Nanoscience and Microsystems ETDs

Author

Eric Peterson

Publication Date

1-28-2015

Abstract

Platinum group metals (PGMs) are used extensively as catalysts, employed in several sectors of the world energy economy. Fuel cells employing PGM catalysts show promise as power sources in the proposed hydrogen economy, using alcohols as hydrogen storage media. Currently, the most economically important application for PGMs is for the mitigation of emissions from internal combustion engines via catalytic converters. In all applications, efficient use of these expensive metals to fabricate robust catalysts is of the utmost importance. Understanding the catalyst structure/property relationship is the key to the improvement of existing catalysts and the discovery of new catalysts. For example, catalyst particle size can have profound effects on catalyst activity, as in the case of gold nanoparticles. Catalyst particle size control and stability is also important for the efficient use of PGM metals and catalyst deactivation prevention. The challenge is to identify and characterize structural features and determine if and how these features may relate to catalytic properties. The ultimate goal is to simultaneously measure catalyst structural characteristics and catalytic properties under operando conditions, unambiguously establishing the structure/property link. X-ray diffraction (XRD) and X-ray absorption spectroscopy (XAS) are important techniques used for the characterization of PGM catalysts. Microstructural information such as crystallite size, as small as ~ 1 nm, and microstrain can be obtained from Bragg diffraction peak shapes in X-ray diffraction patterns, and long range crystal structure information is found in the intensities and positions of these peaks. In contrast, X-ray absorption spectroscopy provides information about the chemical state and local structure of selected atoms. From the average nearest neighbor coordination numbers, crystallite sizes can also be inferred, with particularly high sensitivity in the sub-nm size range. Electron microscopy complements information obtained from both XRD and XAS. With aberration-corrected HAADF, particles ranging from sub-nm-size down to clusters of a few atoms and isolated single-atoms can be routinely imaged. A challenge to the interpretation of these images is the characterization of mixed atomic species, in this case, palladium and lanthanum. In this work we show for the first time that quantitative chemical identification of atomically-dispersed mixtures of palladium and lanthanum in an industrially relevant catalyst (palladium on lanthanum-stabilized gamma-alumina) can be obtained through image intensity analysis. Using these techniques we have characterized the state of bimetallic fuel cell catalysts, ex situ, and have examined the state of Pd catalysts under operando CO oxidation conditions.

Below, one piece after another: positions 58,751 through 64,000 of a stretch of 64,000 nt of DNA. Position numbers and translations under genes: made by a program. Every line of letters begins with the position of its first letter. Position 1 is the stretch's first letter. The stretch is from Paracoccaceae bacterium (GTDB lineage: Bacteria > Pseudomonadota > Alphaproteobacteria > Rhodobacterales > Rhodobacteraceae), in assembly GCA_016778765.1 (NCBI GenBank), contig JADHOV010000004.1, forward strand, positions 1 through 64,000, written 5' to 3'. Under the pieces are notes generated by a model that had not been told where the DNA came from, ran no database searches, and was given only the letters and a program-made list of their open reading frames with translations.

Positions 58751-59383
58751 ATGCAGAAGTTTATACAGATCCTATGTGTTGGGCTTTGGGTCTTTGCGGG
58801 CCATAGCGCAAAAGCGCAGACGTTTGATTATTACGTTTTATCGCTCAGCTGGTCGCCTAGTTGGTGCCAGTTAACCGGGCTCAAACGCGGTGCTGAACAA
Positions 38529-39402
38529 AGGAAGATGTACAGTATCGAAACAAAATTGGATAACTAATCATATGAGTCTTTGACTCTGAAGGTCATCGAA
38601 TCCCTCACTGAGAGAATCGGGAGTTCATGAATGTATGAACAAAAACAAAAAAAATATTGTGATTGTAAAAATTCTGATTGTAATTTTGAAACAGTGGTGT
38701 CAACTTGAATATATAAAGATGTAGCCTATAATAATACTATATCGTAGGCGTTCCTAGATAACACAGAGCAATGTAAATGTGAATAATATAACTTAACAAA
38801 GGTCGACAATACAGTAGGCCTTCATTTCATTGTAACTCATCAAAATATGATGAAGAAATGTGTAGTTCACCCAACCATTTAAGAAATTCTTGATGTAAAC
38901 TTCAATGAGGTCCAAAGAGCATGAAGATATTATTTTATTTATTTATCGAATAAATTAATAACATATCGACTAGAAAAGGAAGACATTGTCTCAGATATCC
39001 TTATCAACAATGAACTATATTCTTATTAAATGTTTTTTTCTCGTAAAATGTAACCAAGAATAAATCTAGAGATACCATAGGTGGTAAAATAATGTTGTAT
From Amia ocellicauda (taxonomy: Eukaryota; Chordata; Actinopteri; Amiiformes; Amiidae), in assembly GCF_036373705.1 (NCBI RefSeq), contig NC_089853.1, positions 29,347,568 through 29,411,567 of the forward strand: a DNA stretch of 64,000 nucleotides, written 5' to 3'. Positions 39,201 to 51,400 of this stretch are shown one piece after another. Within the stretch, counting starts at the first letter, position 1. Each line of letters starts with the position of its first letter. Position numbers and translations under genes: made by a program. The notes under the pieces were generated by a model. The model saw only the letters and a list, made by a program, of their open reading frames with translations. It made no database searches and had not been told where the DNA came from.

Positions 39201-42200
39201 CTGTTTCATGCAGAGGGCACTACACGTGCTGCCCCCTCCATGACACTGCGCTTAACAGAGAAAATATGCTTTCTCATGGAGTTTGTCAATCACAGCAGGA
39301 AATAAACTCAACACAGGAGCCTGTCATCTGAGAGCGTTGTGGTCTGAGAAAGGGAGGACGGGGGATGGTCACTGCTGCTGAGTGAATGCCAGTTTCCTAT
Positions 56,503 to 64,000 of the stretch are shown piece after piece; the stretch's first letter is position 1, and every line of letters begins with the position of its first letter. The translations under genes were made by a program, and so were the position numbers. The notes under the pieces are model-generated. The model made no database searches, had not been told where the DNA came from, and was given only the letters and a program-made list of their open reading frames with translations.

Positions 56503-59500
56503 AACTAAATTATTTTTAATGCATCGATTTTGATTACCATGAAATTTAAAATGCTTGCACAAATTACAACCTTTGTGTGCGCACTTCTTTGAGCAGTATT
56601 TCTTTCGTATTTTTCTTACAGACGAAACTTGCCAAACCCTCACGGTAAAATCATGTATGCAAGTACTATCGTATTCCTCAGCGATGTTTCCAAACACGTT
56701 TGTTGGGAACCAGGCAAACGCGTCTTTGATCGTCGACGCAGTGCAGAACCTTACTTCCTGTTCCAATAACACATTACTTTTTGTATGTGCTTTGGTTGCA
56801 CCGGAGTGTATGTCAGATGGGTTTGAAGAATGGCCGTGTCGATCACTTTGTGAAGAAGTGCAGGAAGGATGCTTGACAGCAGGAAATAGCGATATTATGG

Keywords

Catalysis, CO oxidation, platinum group metals, PGM, XRD, EXAFS, XANES, XAS

Document Type

Dissertation

Language

English

Degree Name

Nanoscience and Microsystems

Level of Degree

Doctoral

Department Name

Nanoscience and Microsystems

First Advisor

Datye, Abhaya

First Committee Member (Chair)

Evans, Deborah

Second Committee Member

Brearley, Adrian

Third Committee Member

Guo, Hua

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